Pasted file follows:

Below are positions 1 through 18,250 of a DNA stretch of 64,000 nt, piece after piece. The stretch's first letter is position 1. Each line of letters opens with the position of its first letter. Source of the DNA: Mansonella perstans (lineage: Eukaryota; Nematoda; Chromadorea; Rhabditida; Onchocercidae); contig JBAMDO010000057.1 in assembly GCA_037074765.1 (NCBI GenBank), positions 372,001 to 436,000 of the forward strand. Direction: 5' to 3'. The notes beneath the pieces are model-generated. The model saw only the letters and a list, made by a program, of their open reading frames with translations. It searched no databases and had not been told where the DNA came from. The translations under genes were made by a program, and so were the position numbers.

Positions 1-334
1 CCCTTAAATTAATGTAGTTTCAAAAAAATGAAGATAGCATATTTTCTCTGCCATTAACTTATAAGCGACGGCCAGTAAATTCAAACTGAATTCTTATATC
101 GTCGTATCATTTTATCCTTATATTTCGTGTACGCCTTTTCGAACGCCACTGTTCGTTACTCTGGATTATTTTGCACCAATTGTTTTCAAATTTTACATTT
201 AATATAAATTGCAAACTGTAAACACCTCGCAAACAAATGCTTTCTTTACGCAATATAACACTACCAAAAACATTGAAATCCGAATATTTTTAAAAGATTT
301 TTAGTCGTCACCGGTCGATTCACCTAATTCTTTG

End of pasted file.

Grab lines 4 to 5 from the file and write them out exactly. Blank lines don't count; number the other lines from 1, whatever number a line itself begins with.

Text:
101 GTCGTATCATTTTATCCTTATATTTCGTGTACGCCTTTTCGAACGCCACTGTTCGTTACTCTGGATTATTTTGCACCAATTGTTTTCAAATTTTACATTT
201 AATATAAATTGCAAACTGTAAACACCTCGCAAACAAATGCTTTCTTTACGCAATATAACACTACCAAAAACATTGAAATCCGAATATTTTTAAAAGATTT